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Vijay Prashad

India's pal act with Israel hurts its real alliances

Narendra Modi, heir to the right wing of Indian politics [Getty]

Date of publication: 22 July, 2015

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Comment: Delhi's main allies are united in support of Palestine, and yet India's right-wing PM is pushing for closer ties with Israel. This cannot be allowed, says Vijay Prashad.

India's government has announced that its prime minister, Narendra Modi, will go to Israel later this year. No surprises here. Modi comes from the BJP, a party that is heir to the right-wing tendency in Indian politics that has long called for close ties with Israel.

But this is not about arms deals or rapprochement with the US. It is far cruder. The BJP has driven an agenda against Muslims. In 2000, Modi's senior leader, LK Advani travelled to Israel, where he pointedly said to his hosts: "We share with Israel a common perception of terrorism as menace, even more so when coupled with religious fundamentalism."

It is the last part of his comment that bears notice - "coupled with religious fundamentalism". It is typically a synonym for "Islamic militancy" or more plainly, "Islamic fundamentalism".

When the BJP's Jaswant Singh visited Israel as the defence minister in July 2000, he complained that the relationship between the two countries had been hampered "due to domestic policies because of a Muslim vote bank".

In other words, Singh believed that a "Muslim lobby" in India had constrained the ability of the Indian government to link up with its natural partner - Israel. In 1982, when the Israeli consul in Bombay, Yossef Hassin, wrote an article blaming the "Muslim Lobby" for India's inability to link with Israel, he was expelled from the country. A great deal divided 1982 from 2000.

In 1982, India remained committed to the decolonisation precepts. It is why India - as a leader in the Non-Aligned Movement - supported the Palestinian cause. By the 1990s, the movement had been weakened, even more so by the demise of the Soviet Union.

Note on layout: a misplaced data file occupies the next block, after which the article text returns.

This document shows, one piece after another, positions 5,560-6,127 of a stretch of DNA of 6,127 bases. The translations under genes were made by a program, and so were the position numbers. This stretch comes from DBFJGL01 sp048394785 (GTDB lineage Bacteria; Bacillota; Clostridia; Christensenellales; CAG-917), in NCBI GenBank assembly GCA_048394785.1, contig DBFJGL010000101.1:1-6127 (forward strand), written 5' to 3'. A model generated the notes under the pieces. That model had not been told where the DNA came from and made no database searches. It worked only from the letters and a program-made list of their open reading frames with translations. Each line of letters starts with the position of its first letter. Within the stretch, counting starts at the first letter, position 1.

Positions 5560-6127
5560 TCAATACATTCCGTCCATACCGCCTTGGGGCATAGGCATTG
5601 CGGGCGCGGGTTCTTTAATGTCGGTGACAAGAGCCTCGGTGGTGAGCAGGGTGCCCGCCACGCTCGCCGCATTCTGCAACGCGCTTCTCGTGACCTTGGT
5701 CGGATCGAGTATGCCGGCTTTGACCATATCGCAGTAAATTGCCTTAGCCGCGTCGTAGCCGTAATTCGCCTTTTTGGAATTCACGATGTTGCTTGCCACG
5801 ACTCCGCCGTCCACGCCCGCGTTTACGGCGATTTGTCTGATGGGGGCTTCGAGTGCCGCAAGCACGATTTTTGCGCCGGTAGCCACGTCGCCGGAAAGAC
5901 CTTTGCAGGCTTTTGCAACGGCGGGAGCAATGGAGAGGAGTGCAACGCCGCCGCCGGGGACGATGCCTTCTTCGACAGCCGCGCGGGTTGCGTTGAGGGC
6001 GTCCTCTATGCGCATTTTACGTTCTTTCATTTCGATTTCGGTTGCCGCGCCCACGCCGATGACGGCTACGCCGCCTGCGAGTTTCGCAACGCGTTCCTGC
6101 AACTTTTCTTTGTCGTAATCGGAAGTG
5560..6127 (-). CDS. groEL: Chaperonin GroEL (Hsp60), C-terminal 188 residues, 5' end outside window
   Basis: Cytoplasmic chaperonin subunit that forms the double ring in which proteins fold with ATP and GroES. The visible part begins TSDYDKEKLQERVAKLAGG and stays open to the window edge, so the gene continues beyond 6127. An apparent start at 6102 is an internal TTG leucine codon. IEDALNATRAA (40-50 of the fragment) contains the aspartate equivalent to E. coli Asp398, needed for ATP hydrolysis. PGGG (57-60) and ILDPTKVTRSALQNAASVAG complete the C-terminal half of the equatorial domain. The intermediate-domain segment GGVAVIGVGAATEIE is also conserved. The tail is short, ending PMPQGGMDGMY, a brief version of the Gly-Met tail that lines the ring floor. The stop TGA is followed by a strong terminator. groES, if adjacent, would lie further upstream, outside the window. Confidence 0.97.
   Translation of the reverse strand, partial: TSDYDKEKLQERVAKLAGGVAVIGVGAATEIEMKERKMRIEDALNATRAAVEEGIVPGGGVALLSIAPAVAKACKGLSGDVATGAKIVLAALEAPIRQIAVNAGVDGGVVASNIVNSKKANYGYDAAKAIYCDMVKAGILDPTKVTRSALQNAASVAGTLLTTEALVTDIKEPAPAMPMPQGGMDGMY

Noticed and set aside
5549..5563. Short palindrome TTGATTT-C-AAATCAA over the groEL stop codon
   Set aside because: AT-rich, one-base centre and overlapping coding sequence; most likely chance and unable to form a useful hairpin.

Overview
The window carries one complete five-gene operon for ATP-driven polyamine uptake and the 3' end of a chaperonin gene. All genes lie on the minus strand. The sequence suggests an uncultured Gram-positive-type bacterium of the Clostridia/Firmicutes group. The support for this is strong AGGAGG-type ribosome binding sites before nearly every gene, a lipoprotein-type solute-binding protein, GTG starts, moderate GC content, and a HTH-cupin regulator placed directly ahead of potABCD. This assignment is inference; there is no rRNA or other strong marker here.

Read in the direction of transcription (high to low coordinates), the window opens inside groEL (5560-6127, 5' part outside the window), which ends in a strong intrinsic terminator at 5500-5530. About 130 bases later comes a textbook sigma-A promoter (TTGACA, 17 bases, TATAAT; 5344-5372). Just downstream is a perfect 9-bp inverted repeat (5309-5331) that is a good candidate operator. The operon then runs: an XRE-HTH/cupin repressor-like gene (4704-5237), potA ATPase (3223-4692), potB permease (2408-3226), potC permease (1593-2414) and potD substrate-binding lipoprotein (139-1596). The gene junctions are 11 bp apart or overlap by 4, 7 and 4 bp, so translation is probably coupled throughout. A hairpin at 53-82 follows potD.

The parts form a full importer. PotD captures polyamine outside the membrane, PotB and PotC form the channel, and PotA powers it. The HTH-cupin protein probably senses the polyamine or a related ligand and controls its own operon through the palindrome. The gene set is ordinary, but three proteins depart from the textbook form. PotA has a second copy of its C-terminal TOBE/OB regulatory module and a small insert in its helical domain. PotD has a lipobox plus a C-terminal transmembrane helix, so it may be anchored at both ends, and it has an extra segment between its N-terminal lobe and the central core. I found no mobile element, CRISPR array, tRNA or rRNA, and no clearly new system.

As a consequence the policy of decolonisation no longer held sway. States in the movement fought to be part of the "globalised world" rather than build dignified national economies. Globalisation had no room for an anti-colony policy against Israel. South Africa's apartheid regime ended in 1994.

The Palestine Liberation Organisation signed up to the Oslo peace agreement that same year. It was as if decolonisation was no longer on the agenda. Normal relations with Israel, as consequence, became available. This was nothing to do with a "Muslim lobby". That language is merely Islamaphobic.

What links the BJP to Israel - particularly its hard right - is the anti-Islamic tenor of both political formations. It is why the BJP has eagerly sought to have a close tie with Israel, and why the BJP-led government did not vote in the UN Human Rights Council to send the Davis Report on Israel's last war on Gaza to the International Criminal Court.

The road to Washington

But the BJP is not alone in its desire for normal relations with Israel. The Congress Party understood in the early 1990s that the pathway to a rapprochement with Washington could most easily come through Tel Aviv.

Recognition of Israel was the price that the Congress Party was willing to pay in order to show Washington that it was serious about a new relationship with the West. That is the main reason why India opened diplomatic ties with Israel in 1992. It paved the way to Washington.